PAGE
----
Where Should Argentina Play Lionel Messi at the World Cup?

Where Should Argentina Play Lionel Messi at the World Cup?


Where Should Argentina Play Lionel Messi at the World Cup?

A few weeks ago we published my (very) early thoughts on some World Cup outright winners bets. The post went into detail on almost every team with a realistically viable shot at winning the tournament this summer in Brazil, except for one: Argentina. La Albiceleste are an intriguing proposition and oddsmakers have installed them as the second favorite behind host Brazil at 5-to-1, primarily because of the four-time World Player of the Year Lionel Messi.

The question to focus on when analyzing Argentina–where will it play Messi at the World Cup? Throughout his international career, which began in 2005, Messi’s place in the national team lineup has moved all around the field. Will 2014 finally be the time Argentina figures out how to properly use Messi and unlock the form he’s displayed at Barcelona?

Messi turns 27 on June 24, which will inevitably lead to even more comparisons to the country’s all-time soccer icon, Diego Maradona. Maradona was 25 going on 26 in 1986 when he almost single-handedly led Argentina to its second (and last) World Cup triumph. It’s worth remembering that Maradona in 1986 was probably the best individual display during a modern-era World Cup, aided greatly by coach Carlos Bilardo catering the entire team around his superstar player at the peak of his powers.

Saying nothing of his Goal of the Century (or ‘Hand of God’ goal vs. England), nobody in the modern game, even Messi, is going to be afforded the space Maradona received, making you wonder: how much impact can one man have every game in the tournament?

Messi’s relative lack of success at the international level remains puzzling, although not entirely his own fault. His goal-scoring record — 37 in 83 appearances — is below his rate at Barcelona, but still very respectable. In his previous two World Cups, Argentina reached the quarterfinals. Famously, coach Jose Pekerman opted for the immortal Julio Cruz over Messi as a second-half sub in the 2006 loss to Germany. Argentina and Messi’s best showing at a Copa America was a 3-0 loss in the 2007 final to Brazil. The high point in the sky blue-and-white kit is limited to a Gold Medal at the 2008 Beijing Olympics, playing on a stacked squad that included Angel dí Maria and Ezequiel Lavezzi.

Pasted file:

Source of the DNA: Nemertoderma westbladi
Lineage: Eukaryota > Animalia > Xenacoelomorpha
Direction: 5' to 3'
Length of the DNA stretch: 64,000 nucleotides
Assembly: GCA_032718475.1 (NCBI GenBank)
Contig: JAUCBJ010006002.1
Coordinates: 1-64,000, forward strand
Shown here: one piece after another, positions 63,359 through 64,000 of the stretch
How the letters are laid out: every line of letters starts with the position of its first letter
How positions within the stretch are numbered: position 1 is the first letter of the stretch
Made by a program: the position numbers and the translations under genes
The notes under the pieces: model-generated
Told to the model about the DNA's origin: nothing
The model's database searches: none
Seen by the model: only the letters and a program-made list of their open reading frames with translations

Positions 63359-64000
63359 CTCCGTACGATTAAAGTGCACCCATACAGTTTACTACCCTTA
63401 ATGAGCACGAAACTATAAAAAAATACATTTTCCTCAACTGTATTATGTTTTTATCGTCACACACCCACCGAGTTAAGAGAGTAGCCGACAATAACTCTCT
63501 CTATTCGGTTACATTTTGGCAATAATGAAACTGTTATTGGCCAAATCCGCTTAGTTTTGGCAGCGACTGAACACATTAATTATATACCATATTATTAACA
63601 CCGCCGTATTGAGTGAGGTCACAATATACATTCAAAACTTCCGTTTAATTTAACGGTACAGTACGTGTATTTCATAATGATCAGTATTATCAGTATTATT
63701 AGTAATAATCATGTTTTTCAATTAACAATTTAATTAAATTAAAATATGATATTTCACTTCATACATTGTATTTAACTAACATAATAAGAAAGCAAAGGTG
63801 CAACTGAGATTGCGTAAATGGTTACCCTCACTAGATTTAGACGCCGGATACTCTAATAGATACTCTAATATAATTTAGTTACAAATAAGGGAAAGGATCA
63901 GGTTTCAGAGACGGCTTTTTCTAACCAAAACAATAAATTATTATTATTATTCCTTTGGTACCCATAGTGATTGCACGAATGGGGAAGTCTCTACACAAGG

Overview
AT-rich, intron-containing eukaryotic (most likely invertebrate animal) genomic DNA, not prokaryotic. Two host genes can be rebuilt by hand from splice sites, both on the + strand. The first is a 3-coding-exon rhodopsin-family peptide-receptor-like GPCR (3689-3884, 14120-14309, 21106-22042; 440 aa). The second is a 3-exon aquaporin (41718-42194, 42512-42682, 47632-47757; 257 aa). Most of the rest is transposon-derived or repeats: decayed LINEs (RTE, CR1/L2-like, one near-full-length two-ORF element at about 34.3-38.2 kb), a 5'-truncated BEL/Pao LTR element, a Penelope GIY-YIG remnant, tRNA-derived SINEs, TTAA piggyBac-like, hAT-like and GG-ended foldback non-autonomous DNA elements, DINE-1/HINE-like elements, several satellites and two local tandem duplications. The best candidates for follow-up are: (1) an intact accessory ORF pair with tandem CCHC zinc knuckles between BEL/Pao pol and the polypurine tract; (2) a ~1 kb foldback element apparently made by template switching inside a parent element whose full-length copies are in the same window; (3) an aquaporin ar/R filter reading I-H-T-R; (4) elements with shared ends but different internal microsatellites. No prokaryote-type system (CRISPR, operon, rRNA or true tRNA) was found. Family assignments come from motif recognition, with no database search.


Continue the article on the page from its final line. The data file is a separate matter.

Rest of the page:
Given Messi’s ridiculously rich success with Barcelona — six La Liga titles, three Champions League wins, two Copa Del Reys — the easy thought is that should translate and rub off on Argentina. That sort of thinking is massively shortsighted given that Barcelona, with six trophies in 2009, staked its claim to the greatest club team in soccer history. With Argentina, Messi has never quite had the suppliers like Andres Iniesta or Xavi around him. Coincidentally, Spain — with a team comprised with the core of Barcelona’s team — has won the last two European Championships and the 2010 World Cup sans Messi.

Herein lies the rub with Argentina. Messi is on the short list of the best players in the world, but plays a position where Argentina is historically stocked with talent: striker.